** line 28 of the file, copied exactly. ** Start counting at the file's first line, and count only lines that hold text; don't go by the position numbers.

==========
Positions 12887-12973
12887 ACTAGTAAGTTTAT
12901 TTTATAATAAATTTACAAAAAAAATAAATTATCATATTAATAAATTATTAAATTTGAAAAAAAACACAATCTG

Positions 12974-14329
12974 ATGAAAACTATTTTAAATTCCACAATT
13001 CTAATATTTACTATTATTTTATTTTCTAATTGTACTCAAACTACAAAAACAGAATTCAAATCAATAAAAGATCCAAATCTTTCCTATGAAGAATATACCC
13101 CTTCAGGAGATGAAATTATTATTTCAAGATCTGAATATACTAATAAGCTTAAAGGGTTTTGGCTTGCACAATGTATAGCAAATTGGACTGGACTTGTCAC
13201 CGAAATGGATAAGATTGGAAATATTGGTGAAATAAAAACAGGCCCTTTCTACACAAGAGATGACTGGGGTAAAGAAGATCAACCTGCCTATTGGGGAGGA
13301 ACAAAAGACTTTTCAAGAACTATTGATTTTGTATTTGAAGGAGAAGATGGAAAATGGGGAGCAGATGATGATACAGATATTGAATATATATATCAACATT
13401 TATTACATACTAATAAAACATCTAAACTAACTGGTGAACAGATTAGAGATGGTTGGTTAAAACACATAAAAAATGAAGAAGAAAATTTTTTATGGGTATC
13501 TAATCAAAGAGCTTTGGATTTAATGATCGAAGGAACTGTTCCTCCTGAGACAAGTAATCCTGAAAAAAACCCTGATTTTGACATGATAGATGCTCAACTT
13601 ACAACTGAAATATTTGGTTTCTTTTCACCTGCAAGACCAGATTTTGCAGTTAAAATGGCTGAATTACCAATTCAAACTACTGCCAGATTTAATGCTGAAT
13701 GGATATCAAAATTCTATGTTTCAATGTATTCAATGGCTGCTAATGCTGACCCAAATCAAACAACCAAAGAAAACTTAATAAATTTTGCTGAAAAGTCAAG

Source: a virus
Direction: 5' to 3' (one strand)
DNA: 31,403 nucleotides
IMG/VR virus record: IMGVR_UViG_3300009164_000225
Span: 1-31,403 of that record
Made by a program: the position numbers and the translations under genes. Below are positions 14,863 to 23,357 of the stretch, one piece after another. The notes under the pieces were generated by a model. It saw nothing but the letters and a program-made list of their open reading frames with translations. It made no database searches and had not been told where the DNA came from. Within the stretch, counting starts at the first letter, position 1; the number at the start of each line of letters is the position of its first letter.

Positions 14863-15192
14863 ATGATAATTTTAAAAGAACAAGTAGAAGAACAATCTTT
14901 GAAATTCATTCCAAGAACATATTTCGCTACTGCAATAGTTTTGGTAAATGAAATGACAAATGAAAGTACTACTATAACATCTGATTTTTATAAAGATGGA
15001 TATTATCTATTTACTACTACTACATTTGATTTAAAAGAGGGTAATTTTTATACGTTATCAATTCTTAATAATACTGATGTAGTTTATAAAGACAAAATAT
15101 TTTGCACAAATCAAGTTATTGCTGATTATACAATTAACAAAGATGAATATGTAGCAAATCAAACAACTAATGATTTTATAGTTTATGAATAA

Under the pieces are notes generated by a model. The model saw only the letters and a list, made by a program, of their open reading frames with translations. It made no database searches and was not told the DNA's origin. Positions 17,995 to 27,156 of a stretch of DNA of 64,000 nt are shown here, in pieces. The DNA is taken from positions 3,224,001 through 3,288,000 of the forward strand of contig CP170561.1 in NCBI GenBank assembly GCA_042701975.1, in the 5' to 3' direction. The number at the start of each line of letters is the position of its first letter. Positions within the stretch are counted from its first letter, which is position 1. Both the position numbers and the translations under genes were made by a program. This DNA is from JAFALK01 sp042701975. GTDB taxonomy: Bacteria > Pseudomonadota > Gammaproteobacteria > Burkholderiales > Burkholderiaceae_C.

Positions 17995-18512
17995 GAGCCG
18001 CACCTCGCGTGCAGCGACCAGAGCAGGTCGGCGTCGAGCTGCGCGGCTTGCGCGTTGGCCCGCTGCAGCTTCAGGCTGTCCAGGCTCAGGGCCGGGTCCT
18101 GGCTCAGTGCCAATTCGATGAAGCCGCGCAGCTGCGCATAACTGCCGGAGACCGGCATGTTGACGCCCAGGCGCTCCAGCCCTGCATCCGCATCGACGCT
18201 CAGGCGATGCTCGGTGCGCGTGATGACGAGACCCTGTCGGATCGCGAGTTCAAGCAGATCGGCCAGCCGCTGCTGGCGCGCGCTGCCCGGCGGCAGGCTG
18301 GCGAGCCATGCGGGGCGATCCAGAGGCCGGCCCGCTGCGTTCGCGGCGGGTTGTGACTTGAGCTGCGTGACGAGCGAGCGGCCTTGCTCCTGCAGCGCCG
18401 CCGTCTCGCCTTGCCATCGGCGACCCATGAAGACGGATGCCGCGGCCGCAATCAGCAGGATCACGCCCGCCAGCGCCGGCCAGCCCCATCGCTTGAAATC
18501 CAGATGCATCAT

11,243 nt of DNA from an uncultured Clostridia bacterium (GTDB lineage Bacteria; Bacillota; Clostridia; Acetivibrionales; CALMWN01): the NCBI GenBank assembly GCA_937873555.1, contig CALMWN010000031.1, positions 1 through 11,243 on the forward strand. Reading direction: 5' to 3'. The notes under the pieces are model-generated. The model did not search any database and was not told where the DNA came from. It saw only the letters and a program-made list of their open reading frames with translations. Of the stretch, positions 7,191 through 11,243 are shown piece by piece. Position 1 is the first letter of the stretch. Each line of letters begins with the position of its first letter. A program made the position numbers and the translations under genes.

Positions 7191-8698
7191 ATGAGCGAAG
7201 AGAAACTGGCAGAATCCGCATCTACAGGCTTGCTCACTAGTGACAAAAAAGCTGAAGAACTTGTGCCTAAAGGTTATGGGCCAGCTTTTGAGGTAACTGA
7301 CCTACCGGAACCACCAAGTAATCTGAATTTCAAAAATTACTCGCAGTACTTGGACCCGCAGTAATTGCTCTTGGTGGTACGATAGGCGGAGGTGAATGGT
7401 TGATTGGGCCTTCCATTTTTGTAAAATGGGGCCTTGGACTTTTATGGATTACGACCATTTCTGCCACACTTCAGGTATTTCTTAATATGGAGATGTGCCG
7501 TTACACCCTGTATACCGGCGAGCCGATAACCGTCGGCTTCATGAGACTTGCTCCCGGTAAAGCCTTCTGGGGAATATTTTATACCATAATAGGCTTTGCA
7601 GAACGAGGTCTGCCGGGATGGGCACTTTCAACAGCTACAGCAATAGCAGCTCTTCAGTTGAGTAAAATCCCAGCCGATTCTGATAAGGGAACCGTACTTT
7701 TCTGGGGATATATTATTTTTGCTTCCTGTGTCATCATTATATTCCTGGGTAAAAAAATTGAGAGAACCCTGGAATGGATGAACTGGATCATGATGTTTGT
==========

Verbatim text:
18001 CACCTCGCGTGCAGCGACCAGAGCAGGTCGGCGTCGAGCTGCGCGGCTTGCGCGTTGGCCCGCTGCAGCTTCAGGCTGTCCAGGCTCAGGGCCGGGTCCT